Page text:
By Craig Turnbull
Tommy Johnson insists Celtic’s current woes paled in comparison to what he went through at the club when they suffered one of the worst results in their history.
The former Hoops striker watched on at Celtic Park as supporters vented their frustration after a drab 0-0 draw with Dundee to leave them only four points clear of Aberdeen at the top of the Scottish Premiership.
Johnson though has a night which is etched in the back of his head when the Hoops were humiliated by part-time First Division side Inverness CT in the Scottish Cup which cost manager John Barnes his job in February 2000.
The striker, blighted by injury problems, wasn’t involved in the game but remembers the fall-out after.
“I was sitting at home on the couch watching it. It was horrible,” he said. “The club aren’t going through at the minute what we went through.
“That was probably one of my lowest points at Celtic. You’re expected to win the game and you know you’re not.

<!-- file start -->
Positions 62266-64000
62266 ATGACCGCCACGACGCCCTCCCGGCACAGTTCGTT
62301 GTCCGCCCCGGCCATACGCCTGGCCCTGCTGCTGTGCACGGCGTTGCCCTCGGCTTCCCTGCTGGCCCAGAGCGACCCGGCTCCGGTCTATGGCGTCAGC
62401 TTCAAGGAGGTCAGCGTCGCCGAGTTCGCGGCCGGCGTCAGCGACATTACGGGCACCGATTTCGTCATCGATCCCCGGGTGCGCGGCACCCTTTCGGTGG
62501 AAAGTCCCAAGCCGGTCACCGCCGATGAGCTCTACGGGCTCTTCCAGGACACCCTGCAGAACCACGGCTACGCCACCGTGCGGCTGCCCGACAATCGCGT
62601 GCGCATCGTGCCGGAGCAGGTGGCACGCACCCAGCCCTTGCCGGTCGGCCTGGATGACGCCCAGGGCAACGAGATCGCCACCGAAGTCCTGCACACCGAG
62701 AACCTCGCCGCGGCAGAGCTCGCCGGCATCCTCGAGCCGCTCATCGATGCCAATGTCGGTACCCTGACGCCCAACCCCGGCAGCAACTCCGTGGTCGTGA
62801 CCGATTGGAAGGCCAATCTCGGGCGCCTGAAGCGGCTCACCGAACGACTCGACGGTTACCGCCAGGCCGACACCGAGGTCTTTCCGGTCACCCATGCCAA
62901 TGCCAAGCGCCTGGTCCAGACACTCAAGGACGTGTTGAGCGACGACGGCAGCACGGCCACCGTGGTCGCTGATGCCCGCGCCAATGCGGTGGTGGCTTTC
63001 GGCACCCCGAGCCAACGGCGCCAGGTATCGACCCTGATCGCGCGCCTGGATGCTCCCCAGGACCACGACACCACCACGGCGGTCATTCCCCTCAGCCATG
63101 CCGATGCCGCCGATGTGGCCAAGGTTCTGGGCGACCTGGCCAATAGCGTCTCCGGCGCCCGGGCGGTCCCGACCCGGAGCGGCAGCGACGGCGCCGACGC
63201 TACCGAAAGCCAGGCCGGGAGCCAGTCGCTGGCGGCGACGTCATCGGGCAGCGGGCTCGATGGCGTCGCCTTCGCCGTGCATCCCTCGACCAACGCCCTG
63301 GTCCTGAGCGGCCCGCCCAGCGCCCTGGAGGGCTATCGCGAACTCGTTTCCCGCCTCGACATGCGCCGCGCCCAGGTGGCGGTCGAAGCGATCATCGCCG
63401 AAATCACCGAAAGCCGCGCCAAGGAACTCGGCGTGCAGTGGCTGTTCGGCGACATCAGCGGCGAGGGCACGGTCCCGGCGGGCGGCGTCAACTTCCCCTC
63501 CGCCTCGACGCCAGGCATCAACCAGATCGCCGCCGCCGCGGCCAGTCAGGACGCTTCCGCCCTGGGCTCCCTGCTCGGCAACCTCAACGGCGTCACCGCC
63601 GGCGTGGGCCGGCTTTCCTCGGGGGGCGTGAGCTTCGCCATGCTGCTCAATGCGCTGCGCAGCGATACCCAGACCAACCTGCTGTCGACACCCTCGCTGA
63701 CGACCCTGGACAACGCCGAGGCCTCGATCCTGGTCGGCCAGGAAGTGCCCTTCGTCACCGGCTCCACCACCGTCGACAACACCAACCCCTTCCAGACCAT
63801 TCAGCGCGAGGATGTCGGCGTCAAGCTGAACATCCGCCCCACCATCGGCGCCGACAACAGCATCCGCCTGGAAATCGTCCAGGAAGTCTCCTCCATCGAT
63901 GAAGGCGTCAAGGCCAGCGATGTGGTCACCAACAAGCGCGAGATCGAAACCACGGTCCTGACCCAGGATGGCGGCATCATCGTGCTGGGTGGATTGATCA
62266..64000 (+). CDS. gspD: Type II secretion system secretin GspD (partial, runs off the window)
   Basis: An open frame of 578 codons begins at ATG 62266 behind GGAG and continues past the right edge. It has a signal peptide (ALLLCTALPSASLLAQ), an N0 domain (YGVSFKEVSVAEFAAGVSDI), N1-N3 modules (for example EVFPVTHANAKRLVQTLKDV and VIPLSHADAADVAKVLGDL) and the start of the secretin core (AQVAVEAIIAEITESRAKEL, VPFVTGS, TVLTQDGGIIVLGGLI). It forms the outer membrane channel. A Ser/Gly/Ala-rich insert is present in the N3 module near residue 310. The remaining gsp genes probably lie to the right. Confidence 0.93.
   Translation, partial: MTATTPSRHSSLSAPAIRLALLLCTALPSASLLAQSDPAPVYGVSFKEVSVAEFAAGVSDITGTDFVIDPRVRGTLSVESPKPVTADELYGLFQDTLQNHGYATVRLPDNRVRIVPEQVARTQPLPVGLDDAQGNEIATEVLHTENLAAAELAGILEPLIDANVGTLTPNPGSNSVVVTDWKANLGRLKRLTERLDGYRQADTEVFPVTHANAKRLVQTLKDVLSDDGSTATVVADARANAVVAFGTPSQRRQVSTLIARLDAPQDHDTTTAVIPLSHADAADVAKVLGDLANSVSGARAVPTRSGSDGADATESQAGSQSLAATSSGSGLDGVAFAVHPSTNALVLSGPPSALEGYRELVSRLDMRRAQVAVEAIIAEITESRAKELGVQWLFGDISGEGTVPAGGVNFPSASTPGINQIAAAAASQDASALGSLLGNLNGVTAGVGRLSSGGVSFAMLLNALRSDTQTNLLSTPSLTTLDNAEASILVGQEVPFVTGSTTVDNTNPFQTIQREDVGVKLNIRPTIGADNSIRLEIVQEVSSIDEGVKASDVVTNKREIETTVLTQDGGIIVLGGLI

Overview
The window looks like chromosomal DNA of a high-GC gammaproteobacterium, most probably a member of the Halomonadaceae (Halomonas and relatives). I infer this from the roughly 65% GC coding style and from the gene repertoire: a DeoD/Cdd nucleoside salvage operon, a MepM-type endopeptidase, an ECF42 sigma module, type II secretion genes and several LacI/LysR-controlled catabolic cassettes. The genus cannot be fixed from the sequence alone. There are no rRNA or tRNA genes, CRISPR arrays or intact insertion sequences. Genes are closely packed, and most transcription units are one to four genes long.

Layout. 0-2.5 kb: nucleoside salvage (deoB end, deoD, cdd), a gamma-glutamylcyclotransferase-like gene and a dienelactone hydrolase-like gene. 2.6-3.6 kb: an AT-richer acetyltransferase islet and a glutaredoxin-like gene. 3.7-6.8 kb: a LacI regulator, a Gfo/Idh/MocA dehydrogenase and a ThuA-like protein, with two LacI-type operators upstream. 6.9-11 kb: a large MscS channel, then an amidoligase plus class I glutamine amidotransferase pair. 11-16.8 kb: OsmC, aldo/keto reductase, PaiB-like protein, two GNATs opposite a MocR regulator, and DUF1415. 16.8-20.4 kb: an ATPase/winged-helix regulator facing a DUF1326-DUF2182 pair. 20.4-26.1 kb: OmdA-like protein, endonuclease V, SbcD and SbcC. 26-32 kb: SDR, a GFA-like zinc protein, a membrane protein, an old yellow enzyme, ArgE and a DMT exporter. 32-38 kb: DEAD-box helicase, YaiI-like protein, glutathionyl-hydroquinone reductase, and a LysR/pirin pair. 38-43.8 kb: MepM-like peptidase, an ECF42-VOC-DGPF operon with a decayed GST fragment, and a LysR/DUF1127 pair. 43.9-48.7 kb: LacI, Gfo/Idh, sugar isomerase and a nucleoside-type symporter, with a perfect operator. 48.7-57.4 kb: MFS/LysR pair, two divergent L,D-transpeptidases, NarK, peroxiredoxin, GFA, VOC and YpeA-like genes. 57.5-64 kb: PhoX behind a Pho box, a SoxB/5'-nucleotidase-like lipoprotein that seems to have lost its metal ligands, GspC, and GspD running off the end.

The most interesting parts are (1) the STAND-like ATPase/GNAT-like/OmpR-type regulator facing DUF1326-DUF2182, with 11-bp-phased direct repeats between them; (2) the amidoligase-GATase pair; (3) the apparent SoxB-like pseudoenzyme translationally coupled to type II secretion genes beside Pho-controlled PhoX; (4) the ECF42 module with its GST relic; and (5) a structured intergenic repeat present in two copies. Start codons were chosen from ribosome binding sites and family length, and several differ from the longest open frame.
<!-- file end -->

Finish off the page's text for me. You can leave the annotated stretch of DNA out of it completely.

“The headlines come out the next morning and the manager has left as well. It’s pretty low but you’ve just got to rise above it and get through it.
On Celtic’s current situation, he said: “They are still top of the league, four points ahead and still in the Scottish Cup so there’s still a lot to play for.
“Am I surprised at the criticism from supporters? They are very passionate fans.
“I know what it’s like I had four and a half years here good times and bad times but you’ve just got to get through it. You’ve got to be mentally strong and get through it – me probably more than most as well.”
Celtic bounced back the following season under Martin O’Neill to win a treble and are still the last Hoops team to do so.
Johnson scored the goal to win them the title against St Mirren before they went to secure the treble by winning the Scottish Cup.
The Hoops have been desperate to replicate that success with Rangers out of the picture but even despite their city rivals’ absence from the top flight, Johnson says he’s not surprised the current team haven’t been able to do so.
“Would I have expected Celtic to win a treble in Rangers absence? You would have thought so but as I said before it’s very difficult, it’s very hard to go and do.
“You’ve got to go out and win 80 or 95% of your games to get it.
“We were fortunate at the time as you’ve got budget constraints now.
“It’s difficult to attract the players because you’re not playing Rangers but you’ve still got to go out and beat whoever you play.
“We found that out in the year we were there when we did it. It was just grit, determination and togetherness in the dressing room which got us through and a great manager.”